Updated: 12 p.m., Dec. 19 | Posted: 1:58 p.m., Dec. 18
Minnesota head coach Tracy Claeys said Sunday that he knew he was risking his job last week when he expressed support for players who boycotted practices and threatened to skip a bowl game if 10 teammates who were suspended after a sexual assault investigation weren't reinstated.
The standoff with university administrators ended Saturday when the team backed down and said they would play in the Dec. 27 Holiday Bowl against Washington State in San Diego, even though officials declined to reinstate their suspended teammates. The players agreed after getting assurances that those accused will get a fair hearing next month.
Claeys said that he and his team met before the players decided on the boycott. He said he told them "about all the different fallouts. One was that we they might not be able to play in the bowl game. Two is that we knew that there was going to be a group who took the stance that we were being pro-sexual assault, which we're not. And then I told them there's a great chance I could lose my job over this."
Claeys said his players weren't condoning sexual assault or harassment in any way. But they believed their suspended teammates were denied due process, he said, and that it was "pretty easy" to support them on that issue.
After the entire team announced the boycott on Thursday, Claeys publicly backed his players.
"Have never been more proud of our kids," Claeys tweeted at the time. "I respect their rights (and) support their effort to make a better world!"
This weekend, he said he "could have chose better words."
Claeys also promised to donate $50,000 to support victims of sexual assault, and said he expected players would have more to say in coming days about their protest and why they dropped it.
Officials announced the suspensions Tuesday after an internal investigation determined the 10 players violated school conduct codes in an encounter involving a woman and several players at an off-campus apartment Sept. 2.
Many of the players who initially backed the boycott Thursday had not read the university's 82-page report detailing the woman's specific allegations. The school had kept those details private under federal law, but players saw it after KSTP-TV published the report Friday.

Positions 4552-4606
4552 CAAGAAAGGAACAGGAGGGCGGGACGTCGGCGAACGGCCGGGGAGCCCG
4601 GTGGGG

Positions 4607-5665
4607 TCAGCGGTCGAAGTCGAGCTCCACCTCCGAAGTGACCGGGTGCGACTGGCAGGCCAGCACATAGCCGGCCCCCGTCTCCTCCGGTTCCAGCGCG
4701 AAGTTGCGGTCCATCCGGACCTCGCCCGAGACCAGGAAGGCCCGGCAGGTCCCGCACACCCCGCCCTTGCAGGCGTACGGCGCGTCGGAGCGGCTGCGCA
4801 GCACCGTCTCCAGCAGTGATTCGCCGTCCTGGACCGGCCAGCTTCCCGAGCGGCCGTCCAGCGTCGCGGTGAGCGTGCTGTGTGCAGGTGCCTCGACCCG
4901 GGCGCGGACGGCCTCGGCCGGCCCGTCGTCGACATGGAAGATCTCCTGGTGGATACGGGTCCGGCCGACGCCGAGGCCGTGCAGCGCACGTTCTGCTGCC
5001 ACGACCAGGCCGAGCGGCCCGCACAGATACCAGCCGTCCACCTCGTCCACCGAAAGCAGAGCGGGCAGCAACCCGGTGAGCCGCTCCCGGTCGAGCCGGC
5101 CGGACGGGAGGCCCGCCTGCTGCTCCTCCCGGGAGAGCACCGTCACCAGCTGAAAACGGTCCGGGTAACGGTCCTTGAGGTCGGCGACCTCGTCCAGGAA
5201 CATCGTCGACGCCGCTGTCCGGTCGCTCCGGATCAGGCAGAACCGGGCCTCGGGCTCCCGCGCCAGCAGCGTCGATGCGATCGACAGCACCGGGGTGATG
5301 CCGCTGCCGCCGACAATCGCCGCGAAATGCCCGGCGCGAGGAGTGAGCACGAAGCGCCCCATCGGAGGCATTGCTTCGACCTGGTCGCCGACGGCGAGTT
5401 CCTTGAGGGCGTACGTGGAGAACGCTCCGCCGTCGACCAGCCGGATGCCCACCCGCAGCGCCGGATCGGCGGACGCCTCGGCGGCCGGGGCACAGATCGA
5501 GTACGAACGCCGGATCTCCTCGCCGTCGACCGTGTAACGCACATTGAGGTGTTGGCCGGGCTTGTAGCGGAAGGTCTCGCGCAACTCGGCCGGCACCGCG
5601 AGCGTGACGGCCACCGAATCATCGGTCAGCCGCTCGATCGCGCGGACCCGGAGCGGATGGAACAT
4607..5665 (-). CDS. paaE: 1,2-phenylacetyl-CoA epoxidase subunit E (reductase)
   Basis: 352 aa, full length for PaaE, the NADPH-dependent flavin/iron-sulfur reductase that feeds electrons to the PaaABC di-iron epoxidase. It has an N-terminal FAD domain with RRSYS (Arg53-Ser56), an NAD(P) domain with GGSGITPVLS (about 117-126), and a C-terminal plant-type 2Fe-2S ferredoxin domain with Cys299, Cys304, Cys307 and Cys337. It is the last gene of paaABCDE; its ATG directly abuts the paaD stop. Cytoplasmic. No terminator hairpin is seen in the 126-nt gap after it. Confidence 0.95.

According to the police report, the woman told police she had consensual sex with two males that night, but that she did not consent to sexual contact with other men who were present, including players.
Prosecutors declined to press charges, saying there was insufficient evidence to prove guilt beyond a reasonable doubt, but the university uses a lower bar in student discipline cases.
Even as the team prepares the Holiday Bowl, the attorney for the suspended players told the Minnesota Daily that he's already appealing the U's action, and is contemplating lawsuits in the wake of the incident.
The student paper also reported the father of one player, Antoine Winfield, Jr., reasserted his son would leave the U if President Eric Kaler and Athletic Director Mark Coyle keep their jobs, and that he expected other players would also seek transfers.
Attorney Lee Hutton told KSTP-TV that he is planning to file federal lawsuits this week, seeking to to reinstate the suspended players to the team, potentially including the trip to San Diego for the bowl game.
Editor's note (Dec. 19, 2016): An earlier version of this story incorrectly described what the victim told university investigators about her inability to recall all the details of what happened to her. To clarify, the report says the woman believed any memory gaps from that night came from "shock, pain and fear, rather than from intoxication."
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